The bees will fill the combs and cap the honey when they have cured it to approximately 18 percent or less water. Some of the frames of honey may not be capped until several days after the nectar flow has stopped. The frames and supers of honey that are capped can be removed from the colony. Avoid harvesting honey in uncapped cells. It is likely to be too high in moisture content and will ferment in storage without additional drying. Extract soon after removing super from the hive. Honey must be extracted within three to four days after removal from the hive to prevent damage by wax moths or small hive beetles. Be prepared to extract the honey when you remove the super from the hive. If extraction is not possible within three or four days, frames of honey can be stored below 32 degrees F for long periods of time without danger of crystallization. Open the colony and inspect the supers of honey. Frames of capped and uncapped honey can be exchanged between supers. The super of honey may contain many bees. Do not use smoke to drive the bees out of the super; excessive use of smoke may taint the flavor of the honey.
To harvest a small amount of honey, you can simply shake bees from individual frames. On the ground near the colony, place an empty super inside an outer cover turned bottom side up. An inner cover with a bee escape (see Bee Escapes below), a flat piece of plywood or an outer cover is needed to cover the super as you place the frames of honey that are free of bees into the super. Remove a frame of honey from the super of honey taken from the colony. Hold the frame by the ends of the top bar in front of the colony a short distance above the entrance. One or two short, strong shakes will dislodge all the bees. Immediately place the frame into the empty super and cover the super to prevent the bees from returning to the frame. Shake the bees from the remaining frames and load the super, keeping it completely covered except to insert the frames of honey. This method can be used very effectively with a small number of colonies. To remove bees from entire supers, you can use a bee repellent, a blower or bee escapes.
These repellents, such as Bee Go™, are aromatic liquids of butyric anhydride that are sprinkled in small quantities onto a fume board, which is placed on the top of supers. As the repellent evaporates, the odor will drive the bees out of the super within minutes. The fume board consists of an absorbent cloth or pad stapled onto a wooden frame or spare inner cover. The cloth side is placed on top of the super. Warming an outer cover for a few minutes in the sun before covering the fume board will accelerate the process.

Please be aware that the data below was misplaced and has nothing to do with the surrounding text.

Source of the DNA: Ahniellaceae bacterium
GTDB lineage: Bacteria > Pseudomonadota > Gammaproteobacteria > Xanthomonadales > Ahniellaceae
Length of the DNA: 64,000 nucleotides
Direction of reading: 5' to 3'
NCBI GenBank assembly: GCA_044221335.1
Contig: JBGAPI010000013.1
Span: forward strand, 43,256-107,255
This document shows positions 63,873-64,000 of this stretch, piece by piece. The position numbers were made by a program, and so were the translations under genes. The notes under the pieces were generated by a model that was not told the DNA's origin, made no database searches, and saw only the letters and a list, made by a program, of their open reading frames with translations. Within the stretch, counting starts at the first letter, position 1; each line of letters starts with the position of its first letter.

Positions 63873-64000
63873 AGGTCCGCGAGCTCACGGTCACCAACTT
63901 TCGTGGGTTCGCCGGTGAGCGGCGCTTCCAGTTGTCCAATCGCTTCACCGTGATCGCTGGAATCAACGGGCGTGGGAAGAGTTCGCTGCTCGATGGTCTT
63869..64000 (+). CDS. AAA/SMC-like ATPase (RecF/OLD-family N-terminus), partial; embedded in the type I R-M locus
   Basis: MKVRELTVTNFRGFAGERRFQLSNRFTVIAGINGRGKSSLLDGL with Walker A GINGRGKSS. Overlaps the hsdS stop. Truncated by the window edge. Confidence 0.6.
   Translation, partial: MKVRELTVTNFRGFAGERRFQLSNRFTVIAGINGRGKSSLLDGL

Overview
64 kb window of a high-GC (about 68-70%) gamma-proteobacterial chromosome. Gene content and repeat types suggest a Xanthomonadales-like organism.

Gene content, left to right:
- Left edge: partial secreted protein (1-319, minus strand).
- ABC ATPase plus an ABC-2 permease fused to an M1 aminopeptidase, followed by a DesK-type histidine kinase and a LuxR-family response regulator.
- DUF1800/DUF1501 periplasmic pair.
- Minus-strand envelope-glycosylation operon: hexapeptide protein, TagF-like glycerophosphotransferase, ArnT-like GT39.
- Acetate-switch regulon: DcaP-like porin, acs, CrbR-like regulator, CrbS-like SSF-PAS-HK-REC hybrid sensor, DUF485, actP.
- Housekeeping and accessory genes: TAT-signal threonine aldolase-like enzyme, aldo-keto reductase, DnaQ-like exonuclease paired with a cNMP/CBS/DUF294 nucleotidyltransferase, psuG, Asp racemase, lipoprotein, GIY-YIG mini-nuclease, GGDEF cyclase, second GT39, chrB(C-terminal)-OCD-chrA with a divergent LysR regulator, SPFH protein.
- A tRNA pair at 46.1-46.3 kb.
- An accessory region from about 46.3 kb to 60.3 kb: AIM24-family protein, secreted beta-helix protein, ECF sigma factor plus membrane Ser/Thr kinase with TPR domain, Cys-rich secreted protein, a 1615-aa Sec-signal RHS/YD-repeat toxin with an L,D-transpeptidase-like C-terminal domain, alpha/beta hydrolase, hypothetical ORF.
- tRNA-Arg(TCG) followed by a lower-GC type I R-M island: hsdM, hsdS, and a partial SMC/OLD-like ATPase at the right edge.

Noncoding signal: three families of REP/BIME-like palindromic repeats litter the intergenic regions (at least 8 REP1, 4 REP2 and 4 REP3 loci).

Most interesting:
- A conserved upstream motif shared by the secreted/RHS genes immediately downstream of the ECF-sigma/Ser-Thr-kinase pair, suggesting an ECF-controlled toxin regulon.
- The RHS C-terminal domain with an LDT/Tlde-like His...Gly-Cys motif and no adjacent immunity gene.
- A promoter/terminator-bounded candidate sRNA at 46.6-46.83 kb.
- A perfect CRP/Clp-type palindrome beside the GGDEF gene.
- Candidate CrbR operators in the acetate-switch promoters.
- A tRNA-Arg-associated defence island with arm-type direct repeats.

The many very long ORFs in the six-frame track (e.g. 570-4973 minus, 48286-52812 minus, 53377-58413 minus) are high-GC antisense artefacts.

Blowers may be purchased from beekeeping supply vendors to remove bees from honey supers. A blower is made for this purpose. Or, you can use a blower made for home and garden use. A super must be held upright on its side while air is blown between the frames. Bees may be difficult to dislodge. Also, the noise and smell of the blower may irritate bees and make them more defensive.
Escapes provide a more passive method of bee removal. The Porter® bee escape fits into the center hole of an inner cover to allow bees to exit a super, but not to re-enter it. The inner cover with bee escape is placed between the honey supers and the brood nest. This method works best on cool nights when bees move down to the brood nest. Escapes usually must be left on colonies for at least two days to insure all or most bees have been removed.
A queen may expand the brood nest up into the honey supers. Check all supers of honey to be removed for presence of brood. Locate the queen and return her to the brood nest below. Exchange frames with brood for frames of capped honey, consolidating all of the brood into one super. Honey stored in brood frames is food for the bees and should not be packed for human consumption. Place the super with brood on top of the brood chamber. Place a queen excluder over the hive bodies containing brood to prevent the queen from re-entering honey supers.
Keep all frames and supers of honey sealed during honey removal. During removal, stack supers filled with honey between outer covers on top and bottom to prevent robbing bees and other insects from reaching the honey. For transport, honey supers should be well secured. Locking straps work well for transporting supers.
Source: Skinner, Parkman, Studer, and Williams. 2004. Beekeeping in Tennessee. University of Tennessee Extension PB1745. 43p.